“You draw your metaphors from whatever parts of the world you know,” Jane Hirshfield writes. In this way, metaphors are a product of proximity; we make use of what’s within our reach. But distance plays into metaphor in other ways, too. When comparing one thing with another, how far can the imagination stretch? How does the writer calibrate that distance correctly? Together, we’ll look at a range of examples from different writers to better understand how metaphors map onto the page. This will equip us to develop more effective and imaginative metaphors in our own work, the kind that grab editors’ attention.

TBD 4:00pm to 5:00pm

Saturday, June 2, 2018

Reading and Signing Event

TBD 5:10pm to 7:30pm

Saturday, June 2, 2018

N/A

Reading & Signing Event

Attend an evening reading and signing event featuring Alice Hoffman, Chris Bohjalian, Michael Swanwick, and Pablo Medina.

TBD 5:10pm to 7:30pm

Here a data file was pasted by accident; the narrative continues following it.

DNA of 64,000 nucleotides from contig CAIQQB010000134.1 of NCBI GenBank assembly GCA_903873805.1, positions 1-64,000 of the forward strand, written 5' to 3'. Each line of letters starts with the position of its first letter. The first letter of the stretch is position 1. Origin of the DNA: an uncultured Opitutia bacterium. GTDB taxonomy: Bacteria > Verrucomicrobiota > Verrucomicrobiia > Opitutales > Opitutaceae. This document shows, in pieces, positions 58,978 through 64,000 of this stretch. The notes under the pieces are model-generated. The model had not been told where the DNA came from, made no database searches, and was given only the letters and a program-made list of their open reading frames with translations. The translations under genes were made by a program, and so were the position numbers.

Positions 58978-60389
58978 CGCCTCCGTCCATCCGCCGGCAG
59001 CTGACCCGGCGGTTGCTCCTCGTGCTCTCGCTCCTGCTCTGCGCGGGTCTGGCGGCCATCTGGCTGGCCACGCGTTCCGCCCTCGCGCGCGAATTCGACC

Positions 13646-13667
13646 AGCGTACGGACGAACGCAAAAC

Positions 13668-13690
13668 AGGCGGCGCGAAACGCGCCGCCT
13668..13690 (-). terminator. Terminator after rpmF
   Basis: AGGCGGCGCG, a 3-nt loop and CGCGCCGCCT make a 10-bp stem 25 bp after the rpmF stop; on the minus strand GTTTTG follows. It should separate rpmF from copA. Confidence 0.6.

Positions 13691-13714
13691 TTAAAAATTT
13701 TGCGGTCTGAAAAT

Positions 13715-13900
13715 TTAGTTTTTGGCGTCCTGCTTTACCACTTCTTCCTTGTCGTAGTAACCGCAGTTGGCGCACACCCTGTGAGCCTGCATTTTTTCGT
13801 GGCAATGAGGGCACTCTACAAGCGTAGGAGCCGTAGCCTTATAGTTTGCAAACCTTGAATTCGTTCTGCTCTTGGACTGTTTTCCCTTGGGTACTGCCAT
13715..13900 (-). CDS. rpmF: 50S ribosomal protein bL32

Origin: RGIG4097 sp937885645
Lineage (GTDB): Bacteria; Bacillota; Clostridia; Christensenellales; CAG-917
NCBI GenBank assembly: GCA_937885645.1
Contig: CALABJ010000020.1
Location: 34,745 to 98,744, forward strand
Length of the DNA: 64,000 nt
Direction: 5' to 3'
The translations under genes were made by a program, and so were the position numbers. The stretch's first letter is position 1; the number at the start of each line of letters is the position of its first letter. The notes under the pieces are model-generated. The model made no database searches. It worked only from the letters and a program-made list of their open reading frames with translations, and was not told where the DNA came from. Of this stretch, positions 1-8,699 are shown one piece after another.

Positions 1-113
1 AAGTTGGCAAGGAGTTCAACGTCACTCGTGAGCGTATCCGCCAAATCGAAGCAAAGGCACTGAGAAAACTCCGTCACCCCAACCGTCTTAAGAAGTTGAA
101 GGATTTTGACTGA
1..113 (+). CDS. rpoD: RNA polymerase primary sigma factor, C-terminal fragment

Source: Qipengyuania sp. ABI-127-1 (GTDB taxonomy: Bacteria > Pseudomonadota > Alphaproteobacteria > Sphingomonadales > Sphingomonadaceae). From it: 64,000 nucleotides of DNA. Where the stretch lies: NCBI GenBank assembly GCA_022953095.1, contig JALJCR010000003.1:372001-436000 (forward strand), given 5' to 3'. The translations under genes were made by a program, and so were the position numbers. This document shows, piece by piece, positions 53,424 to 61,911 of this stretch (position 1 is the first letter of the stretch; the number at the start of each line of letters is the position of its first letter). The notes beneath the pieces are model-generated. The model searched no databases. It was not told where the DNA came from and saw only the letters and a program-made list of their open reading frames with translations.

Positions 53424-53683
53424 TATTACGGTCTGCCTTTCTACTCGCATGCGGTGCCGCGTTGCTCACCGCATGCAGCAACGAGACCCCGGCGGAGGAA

Sunday, June 3, 2018

N/A

Registration/Continental Breakfast

TBD 8:00am to 9:00am

Sunday, June 3, 2018

N/A

Keynote Presentation: Chris Bohjalian

The Artist as Activist

Artists today are grappling with their place in the current social and political landscape: when is art activism and when is it escapism?  The fact is, as artists, we can take the risks that politicians won’t. Moreover, art can often reach people in ways that politics can't.  As E. M. Forster once said, “Fiction is truer than history because it goes beyond the evidence.”  That’s true of a lot of art, because a lot of art is about something that a lot of politics is not: empathy.  In this keynote, Bohjalian will discuss how he has used fiction to address issues as diverse as genocide, domestic violence, and teen homelessness.